Registration requirements for foreign nationals arriving in Kazakhstan waived
From 10 January 2020, foreign nationals are no longer required to register with the internal affairs authority in Kazakhstan. The administrative fine for repeated failure to register over the course of a year is also no longer in force. This change has been made to create favourable conditions for foreign nationals arriving in Kazakhstan.
Nevertheless, the host party (such as the employer or hotel) must notify the internal affairs authority about foreign nationals staying with them. If a foreign national needs to stay in Kazakhstan for more than 30 days, the host party must execute a temporary residence permit.
Netherlands implements obligation to notify posted workers
As of 1 March 2020, an employer that posts a worker in the Netherlands must notify the Dutch authorities of the fact, following the Dutch implementation of the Enforcement Directive (article 9, section 1).
Additionally, the Dutch government has launched a new website. Notifications can be made through this website. The website also contains general information on posted workers as described in article 5 of the Enforcement Directive.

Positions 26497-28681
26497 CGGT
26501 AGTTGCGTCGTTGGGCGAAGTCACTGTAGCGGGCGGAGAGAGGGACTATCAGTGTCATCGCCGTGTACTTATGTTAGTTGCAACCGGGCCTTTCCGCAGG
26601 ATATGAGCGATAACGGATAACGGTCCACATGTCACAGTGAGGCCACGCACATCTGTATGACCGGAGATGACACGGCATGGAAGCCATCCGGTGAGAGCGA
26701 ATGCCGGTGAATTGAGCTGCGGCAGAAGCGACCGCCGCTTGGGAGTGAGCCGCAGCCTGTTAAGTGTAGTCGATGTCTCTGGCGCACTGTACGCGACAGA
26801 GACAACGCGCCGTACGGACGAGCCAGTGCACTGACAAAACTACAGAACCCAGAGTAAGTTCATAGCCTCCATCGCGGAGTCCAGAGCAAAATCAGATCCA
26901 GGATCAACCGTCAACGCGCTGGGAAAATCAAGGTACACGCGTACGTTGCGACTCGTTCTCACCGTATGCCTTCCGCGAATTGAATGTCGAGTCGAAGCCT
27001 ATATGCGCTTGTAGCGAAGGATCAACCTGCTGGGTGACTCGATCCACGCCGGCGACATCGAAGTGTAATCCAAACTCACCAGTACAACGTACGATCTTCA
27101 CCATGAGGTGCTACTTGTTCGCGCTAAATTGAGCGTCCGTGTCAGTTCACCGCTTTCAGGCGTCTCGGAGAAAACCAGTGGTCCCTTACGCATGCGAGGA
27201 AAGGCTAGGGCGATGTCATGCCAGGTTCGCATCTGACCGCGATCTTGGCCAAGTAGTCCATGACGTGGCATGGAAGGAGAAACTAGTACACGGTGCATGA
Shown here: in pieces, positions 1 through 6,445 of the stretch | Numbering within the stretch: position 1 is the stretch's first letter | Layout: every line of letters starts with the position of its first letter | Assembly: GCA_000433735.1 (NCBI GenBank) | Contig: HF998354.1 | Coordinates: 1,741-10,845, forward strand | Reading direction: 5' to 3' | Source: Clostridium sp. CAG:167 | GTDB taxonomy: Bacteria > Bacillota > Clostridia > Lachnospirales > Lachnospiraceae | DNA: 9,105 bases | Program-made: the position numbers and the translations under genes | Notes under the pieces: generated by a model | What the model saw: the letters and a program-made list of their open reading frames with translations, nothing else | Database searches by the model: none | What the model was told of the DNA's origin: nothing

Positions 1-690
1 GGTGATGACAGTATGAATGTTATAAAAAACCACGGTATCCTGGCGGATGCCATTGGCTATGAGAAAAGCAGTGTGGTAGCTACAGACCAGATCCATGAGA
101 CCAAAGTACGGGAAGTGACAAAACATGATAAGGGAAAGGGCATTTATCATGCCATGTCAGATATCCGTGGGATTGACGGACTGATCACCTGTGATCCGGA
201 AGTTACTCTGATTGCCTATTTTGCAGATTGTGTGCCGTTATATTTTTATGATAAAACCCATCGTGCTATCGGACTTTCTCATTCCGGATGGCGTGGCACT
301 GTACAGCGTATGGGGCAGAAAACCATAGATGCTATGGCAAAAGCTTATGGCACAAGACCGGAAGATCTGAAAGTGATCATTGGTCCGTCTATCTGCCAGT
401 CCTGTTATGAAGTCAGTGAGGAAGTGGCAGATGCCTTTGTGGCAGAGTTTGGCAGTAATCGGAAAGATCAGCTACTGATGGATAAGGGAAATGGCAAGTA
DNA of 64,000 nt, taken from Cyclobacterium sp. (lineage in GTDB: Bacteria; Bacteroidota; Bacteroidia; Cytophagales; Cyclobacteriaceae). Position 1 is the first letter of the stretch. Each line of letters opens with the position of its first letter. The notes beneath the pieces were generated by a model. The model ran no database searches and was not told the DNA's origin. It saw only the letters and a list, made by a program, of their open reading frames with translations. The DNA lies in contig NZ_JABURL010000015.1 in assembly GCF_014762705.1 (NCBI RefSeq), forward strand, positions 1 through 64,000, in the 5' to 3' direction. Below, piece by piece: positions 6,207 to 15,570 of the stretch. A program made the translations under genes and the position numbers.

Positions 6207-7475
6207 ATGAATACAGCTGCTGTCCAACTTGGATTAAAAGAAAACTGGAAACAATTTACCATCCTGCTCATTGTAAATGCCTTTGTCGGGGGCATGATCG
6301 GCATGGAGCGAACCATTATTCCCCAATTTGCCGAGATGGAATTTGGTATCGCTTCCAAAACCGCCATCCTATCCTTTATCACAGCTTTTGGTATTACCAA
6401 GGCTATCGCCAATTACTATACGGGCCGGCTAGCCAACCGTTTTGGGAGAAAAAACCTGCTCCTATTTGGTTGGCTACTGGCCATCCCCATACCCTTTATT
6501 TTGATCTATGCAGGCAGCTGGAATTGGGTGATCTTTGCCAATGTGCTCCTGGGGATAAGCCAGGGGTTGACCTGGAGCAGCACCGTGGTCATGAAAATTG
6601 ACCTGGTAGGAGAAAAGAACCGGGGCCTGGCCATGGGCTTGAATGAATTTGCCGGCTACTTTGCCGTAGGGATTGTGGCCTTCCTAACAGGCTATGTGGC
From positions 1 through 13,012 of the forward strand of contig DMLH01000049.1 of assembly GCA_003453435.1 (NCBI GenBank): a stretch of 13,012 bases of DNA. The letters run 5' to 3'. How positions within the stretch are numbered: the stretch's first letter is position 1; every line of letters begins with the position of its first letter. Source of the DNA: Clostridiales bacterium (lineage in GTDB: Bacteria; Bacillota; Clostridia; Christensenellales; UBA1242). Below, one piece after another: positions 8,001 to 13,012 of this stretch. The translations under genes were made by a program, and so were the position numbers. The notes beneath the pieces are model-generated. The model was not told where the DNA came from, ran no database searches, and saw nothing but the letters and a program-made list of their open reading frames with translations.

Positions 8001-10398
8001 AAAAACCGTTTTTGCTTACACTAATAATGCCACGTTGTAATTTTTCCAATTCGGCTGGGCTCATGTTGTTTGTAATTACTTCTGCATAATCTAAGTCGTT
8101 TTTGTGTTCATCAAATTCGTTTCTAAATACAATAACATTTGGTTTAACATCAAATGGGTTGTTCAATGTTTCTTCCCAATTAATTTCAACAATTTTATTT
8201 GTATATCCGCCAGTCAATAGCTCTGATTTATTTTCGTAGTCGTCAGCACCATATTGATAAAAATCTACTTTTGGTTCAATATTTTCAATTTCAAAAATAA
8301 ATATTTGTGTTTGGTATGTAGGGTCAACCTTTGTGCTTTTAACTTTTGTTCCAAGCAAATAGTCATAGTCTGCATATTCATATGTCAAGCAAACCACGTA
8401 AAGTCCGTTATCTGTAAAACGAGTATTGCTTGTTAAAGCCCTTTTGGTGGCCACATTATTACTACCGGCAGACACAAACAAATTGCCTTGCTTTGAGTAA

New salary thresholds for migrants to the Netherlands
From 1 January 2020, the following highly skilled migrant salary thresholds apply:
Salary requirement for highly skilled migrants over 30: EUR 4,612 gross per month excluding holiday allowance;
Salary requirement for highly skilled migrants younger than 30 years old: EUR 3381 gross per month excluding holiday allowance;
Salary requirement for highly skilled migrants after graduation: EUR 2,423 gross per month excluding holiday allowance;